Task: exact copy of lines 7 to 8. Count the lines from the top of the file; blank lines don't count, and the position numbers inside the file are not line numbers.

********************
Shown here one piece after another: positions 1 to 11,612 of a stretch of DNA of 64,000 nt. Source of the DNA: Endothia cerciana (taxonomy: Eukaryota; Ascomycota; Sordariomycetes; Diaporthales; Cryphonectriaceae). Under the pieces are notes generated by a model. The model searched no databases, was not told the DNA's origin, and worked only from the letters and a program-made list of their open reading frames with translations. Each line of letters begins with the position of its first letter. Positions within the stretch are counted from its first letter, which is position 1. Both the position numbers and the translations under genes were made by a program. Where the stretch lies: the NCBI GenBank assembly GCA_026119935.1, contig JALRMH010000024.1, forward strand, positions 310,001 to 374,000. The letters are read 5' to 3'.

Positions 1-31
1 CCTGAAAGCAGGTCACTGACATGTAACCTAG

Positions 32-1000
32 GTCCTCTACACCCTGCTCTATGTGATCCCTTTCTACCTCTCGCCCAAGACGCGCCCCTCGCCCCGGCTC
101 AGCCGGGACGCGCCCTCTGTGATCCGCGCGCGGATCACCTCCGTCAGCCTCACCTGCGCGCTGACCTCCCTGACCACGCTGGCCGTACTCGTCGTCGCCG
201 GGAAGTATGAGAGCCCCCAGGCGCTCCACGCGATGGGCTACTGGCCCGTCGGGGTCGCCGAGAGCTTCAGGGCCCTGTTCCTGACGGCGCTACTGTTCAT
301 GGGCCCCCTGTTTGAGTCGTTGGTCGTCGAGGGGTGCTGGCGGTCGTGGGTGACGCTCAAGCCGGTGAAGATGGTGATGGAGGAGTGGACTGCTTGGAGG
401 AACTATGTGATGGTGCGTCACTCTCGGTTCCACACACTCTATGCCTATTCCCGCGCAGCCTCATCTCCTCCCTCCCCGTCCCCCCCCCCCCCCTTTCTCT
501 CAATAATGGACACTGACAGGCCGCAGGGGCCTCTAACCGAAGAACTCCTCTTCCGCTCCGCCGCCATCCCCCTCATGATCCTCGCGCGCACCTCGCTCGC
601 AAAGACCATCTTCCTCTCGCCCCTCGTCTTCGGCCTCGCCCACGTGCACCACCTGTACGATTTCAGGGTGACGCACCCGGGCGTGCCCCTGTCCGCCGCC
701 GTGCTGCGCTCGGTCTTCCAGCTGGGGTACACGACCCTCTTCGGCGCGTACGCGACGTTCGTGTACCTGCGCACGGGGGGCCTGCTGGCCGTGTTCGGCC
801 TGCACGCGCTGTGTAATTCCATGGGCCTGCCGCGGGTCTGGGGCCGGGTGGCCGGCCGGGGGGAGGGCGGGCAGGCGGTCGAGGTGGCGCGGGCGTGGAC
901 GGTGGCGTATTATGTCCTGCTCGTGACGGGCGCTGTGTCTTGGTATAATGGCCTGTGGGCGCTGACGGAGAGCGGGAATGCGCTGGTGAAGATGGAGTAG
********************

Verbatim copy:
201 GGAAGTATGAGAGCCCCCAGGCGCTCCACGCGATGGGCTACTGGCCCGTCGGGGTCGCCGAGAGCTTCAGGGCCCTGTTCCTGACGGCGCTACTGTTCAT
301 GGGCCCCCTGTTTGAGTCGTTGGTCGTCGAGGGGTGCTGGCGGTCGTGGGTGACGCTCAAGCCGGTGAAGATGGTGATGGAGGAGTGGACTGCTTGGAGG